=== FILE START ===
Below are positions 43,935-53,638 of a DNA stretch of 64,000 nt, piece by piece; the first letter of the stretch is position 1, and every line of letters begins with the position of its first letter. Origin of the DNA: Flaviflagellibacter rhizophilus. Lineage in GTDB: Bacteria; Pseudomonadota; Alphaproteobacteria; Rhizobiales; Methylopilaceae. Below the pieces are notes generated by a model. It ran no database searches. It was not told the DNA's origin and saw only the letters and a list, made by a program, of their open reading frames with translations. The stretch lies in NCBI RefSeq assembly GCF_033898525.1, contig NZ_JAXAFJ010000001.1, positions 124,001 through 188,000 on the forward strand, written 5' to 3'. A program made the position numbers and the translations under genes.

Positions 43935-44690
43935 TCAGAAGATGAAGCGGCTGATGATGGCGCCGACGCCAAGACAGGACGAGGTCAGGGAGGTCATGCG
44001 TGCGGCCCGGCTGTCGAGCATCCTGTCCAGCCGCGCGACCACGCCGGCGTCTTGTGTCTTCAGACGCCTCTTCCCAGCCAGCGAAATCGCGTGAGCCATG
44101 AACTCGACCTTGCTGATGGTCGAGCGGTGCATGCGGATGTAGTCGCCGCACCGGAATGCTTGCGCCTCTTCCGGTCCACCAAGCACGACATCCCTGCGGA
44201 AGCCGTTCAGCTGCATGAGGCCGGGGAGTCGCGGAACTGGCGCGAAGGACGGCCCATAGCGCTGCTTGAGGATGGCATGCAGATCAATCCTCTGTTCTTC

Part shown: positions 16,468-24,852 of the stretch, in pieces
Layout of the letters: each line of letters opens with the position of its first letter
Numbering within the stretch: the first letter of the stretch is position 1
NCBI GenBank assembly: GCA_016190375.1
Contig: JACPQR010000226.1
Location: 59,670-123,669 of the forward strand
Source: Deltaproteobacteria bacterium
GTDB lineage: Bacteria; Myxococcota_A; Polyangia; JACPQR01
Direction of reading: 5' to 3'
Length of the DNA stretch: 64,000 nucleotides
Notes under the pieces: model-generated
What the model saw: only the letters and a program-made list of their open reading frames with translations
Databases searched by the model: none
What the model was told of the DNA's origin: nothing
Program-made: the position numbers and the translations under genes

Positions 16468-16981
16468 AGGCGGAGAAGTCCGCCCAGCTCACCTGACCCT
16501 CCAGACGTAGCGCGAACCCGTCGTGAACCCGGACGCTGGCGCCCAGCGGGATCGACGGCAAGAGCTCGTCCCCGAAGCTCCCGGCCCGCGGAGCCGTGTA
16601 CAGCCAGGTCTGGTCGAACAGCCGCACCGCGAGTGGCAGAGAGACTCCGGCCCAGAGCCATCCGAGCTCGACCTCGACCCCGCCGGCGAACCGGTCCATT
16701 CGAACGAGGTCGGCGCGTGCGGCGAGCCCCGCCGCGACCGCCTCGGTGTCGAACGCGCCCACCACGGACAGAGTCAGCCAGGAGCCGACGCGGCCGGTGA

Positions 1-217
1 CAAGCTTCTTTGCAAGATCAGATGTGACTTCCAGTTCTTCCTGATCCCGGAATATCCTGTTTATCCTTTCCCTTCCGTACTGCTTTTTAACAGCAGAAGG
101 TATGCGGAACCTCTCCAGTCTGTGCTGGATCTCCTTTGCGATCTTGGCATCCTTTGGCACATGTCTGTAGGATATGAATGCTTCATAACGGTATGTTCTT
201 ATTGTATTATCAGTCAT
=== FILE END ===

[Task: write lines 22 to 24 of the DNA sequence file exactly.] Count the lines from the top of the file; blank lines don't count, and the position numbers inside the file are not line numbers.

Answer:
Positions 16468-16981
16468 AGGCGGAGAAGTCCGCCCAGCTCACCTGACCCT
16501 CCAGACGTAGCGCGAACCCGTCGTGAACCCGGACGCTGGCGCCCAGCGGGATCGACGGCAAGAGCTCGTCCCCGAAGCTCCCGGCCCGCGGAGCCGTGTA